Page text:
There are still many organizations that neglect the development of a powerful brand culture that facilitates the transmission of their values. It is a tremendous missed opportunity for them, as they have not been able to understand that a brand transcends the power of a logo and is much closer to what makes up a set of shared beliefs.

I mean by Corporate culture is the set of factors linked to the way of being and doing of an organization that are shared by its members. These factors translate into unique facts perceived internally and externally, which differentiate an Organization from others and serve to position it in the environment and unite it internally. Putting brand culture as one of the main strategic drivers means understanding that, along with the brand, people are the main asset of companies.

Brand culture is a very powerful thing that needs to come from the inside and radiate outwards. When you have the strength of the brand, that brand has the full potential to become more than just an element of identification and becomes an element of connection, pride and growth.

Employees should be the ones who know the brand best, as they experience it first-hand every day, even more than the best customers. And their attitude is vitally relevant when it comes to connecting the brand with these customers, since it affects their perception in a more significant way than what can be achieved with any advertising campaign.

In order to successfully implement a brand culture program, it will be necessary to consider at least the following steps:

5 Fundamental Stages in a Brand Culture Program

1.- Research for diagnosis

The research should identify the brand’s DNA and provide the insights needed for its activation. It must also contrast how the brand is experienced inside, what the current climate is, detecting strengths and areas for improvement.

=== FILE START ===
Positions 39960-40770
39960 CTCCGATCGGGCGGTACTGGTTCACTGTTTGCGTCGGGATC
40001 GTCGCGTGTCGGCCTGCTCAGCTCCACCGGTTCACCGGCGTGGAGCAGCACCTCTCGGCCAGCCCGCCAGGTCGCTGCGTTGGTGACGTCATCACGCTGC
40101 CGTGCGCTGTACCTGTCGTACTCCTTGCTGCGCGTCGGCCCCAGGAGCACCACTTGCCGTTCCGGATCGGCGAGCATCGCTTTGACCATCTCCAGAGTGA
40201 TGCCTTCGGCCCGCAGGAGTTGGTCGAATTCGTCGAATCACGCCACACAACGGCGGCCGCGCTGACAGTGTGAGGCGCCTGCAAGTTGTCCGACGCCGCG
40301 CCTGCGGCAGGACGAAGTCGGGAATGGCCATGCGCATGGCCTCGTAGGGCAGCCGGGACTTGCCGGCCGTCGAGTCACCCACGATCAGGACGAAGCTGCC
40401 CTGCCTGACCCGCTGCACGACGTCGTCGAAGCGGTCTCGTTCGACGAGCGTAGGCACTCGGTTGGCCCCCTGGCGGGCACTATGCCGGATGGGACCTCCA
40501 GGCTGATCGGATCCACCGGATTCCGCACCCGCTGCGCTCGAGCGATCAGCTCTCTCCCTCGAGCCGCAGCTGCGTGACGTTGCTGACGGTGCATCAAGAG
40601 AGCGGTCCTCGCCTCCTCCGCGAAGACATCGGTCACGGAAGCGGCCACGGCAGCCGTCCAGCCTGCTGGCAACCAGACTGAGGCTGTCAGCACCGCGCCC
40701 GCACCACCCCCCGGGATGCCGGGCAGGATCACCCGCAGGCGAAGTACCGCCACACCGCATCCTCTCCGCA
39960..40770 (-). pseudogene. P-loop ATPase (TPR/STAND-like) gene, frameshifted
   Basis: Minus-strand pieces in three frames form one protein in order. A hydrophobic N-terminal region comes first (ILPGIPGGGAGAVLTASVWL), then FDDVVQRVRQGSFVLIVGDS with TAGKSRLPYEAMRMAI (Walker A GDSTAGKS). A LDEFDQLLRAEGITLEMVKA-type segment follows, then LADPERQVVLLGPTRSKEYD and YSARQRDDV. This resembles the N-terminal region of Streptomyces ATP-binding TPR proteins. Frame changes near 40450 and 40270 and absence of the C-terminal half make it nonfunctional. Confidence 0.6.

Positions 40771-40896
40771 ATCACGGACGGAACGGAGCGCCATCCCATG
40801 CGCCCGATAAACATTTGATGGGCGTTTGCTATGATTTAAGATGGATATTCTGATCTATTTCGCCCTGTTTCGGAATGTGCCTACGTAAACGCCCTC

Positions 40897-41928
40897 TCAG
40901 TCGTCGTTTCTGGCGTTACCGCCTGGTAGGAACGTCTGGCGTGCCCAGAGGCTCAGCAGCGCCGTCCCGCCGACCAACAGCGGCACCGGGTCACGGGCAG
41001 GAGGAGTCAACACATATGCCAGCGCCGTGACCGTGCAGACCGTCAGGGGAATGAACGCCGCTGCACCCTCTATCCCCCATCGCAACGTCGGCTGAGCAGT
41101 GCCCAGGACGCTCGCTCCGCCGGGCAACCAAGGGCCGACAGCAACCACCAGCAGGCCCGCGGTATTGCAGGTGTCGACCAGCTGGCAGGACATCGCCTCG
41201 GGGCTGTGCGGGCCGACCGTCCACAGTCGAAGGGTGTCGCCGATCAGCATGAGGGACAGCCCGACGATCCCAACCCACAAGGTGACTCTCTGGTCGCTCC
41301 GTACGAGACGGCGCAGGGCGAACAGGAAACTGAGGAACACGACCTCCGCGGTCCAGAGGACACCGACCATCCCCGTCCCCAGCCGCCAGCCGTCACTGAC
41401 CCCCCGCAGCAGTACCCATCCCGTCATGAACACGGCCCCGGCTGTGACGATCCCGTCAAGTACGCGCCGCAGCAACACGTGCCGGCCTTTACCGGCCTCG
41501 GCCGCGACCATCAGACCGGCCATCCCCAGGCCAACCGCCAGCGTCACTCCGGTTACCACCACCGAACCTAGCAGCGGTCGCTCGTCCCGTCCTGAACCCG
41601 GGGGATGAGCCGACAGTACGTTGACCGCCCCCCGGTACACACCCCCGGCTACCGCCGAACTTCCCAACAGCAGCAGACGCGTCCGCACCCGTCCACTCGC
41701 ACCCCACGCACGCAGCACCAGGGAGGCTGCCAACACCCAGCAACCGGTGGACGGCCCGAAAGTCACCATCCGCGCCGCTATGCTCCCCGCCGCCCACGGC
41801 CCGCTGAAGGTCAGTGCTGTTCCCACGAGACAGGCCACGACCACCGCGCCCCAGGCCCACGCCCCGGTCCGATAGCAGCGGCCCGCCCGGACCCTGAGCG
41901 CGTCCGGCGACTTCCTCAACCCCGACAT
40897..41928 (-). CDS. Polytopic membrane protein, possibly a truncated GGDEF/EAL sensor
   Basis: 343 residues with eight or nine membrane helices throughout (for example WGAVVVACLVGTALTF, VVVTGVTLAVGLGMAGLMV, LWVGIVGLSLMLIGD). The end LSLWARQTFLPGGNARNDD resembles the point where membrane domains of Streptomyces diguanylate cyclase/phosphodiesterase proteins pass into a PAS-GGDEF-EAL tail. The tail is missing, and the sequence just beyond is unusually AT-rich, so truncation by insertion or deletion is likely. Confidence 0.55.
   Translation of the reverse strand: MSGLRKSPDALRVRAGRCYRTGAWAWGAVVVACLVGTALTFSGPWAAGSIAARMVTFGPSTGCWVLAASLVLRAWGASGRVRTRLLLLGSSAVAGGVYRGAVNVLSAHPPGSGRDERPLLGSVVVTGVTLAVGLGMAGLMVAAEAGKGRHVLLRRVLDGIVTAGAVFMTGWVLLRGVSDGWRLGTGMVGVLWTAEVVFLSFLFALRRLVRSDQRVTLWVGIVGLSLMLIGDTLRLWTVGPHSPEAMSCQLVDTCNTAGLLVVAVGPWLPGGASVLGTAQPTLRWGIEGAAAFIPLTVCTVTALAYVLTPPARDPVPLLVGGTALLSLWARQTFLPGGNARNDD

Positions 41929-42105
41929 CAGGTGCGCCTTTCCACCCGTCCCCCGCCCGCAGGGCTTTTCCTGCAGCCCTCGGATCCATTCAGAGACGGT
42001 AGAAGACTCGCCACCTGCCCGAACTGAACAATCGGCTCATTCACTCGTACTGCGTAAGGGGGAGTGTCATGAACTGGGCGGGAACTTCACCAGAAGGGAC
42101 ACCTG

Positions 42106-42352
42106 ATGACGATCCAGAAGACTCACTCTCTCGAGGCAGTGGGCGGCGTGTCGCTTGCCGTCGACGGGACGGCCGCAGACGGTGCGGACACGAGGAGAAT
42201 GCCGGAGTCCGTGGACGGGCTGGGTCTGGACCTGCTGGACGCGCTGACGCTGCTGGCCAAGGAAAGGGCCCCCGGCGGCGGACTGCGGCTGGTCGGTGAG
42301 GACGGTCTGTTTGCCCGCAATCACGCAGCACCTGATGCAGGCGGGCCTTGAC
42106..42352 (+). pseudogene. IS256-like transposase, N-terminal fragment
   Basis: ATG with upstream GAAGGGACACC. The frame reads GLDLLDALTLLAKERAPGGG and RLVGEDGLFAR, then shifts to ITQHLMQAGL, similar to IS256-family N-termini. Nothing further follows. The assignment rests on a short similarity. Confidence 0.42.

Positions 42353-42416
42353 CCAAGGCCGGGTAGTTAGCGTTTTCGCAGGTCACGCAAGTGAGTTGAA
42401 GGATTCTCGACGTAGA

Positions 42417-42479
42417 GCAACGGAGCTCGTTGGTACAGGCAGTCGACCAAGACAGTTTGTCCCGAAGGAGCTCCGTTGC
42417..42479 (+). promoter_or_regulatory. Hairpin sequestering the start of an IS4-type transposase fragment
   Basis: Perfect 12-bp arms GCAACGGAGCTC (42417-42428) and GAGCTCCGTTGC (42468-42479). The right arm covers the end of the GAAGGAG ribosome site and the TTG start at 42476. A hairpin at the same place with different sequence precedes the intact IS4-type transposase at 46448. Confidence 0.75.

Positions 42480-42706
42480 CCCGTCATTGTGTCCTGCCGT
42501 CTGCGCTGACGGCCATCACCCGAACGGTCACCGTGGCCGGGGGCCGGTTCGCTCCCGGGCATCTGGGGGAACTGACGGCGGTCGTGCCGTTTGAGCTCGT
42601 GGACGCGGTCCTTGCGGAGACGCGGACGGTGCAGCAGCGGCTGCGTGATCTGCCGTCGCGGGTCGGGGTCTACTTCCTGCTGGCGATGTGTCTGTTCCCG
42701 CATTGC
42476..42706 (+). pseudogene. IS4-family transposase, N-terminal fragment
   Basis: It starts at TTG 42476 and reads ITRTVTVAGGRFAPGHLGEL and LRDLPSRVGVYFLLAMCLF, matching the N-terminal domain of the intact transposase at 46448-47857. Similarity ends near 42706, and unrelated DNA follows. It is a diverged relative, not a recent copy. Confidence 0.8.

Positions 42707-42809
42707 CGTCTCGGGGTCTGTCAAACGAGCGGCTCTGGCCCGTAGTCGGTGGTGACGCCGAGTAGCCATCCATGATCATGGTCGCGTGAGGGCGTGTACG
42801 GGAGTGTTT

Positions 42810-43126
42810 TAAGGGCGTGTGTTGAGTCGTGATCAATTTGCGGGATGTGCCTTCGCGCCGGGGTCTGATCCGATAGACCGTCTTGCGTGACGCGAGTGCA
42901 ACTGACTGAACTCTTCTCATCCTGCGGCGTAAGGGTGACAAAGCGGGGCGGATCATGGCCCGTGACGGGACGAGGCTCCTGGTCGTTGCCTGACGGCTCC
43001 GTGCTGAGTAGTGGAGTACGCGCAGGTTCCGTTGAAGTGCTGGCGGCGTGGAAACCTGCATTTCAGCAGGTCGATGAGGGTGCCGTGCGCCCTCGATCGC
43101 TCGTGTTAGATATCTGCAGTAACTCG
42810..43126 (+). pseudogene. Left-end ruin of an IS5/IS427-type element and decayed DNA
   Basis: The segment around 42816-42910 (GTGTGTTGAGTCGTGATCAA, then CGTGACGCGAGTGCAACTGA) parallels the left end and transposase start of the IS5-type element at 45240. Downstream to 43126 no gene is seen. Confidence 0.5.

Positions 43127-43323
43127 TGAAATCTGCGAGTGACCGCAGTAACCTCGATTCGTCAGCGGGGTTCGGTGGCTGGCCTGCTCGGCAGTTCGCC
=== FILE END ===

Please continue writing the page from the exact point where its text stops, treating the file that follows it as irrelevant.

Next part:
2.- Key Behaviors

The values that build the essence of the brand must be distilled and translated into behaviors that can be activated by employees. Depending on how the brand’s personality has been defined, activation can be translated in one way or another into a map of key behaviors.

3.- Internal alignment

It is necessary to infuse what the brand represents inwardly. The challenge lies in the fact that on many occasions the essence and purpose of the brand do not coincide with the beliefs and behaviors of the internal team with which the brand comes into contact. It’s about getting the brand and culture to work in alignment and working as a single force within the Organization. The Employer Value Proposition (EVP) is a key tool to achieve this and secure engagement.

4.- Ensure consistency

The brand has its own way of doing and speaking that should be consistent across all touchpoints, both internally and externally. Make sure they speak with one voice. Harness the power of storytelling to explain who we are and how we act.

5.- Activate participation

When you get employees to share branded content, you multiply their engagement and exponentially increase the impact to the outside. The combination of the effect of brand ambassadors and social selling is an excellent tool to attract customers, as expert Guillem Recolons comments here .

One more aspect: Measure your efforts

Logically, it will be necessary to control and measure the effectiveness of the actions that have been carried out. To do this, once KPIs have been identified for the program (work environment, talent retention and attraction, corporate vision, etc.), it takes the pulse periodically and corrects all the necessary deviations.

Finally, remember that actions speak louder than words, what the Company does is much more important than what it says.


Carlos Puig Falcó

CEO of Branward®

Photos: Shutterstock



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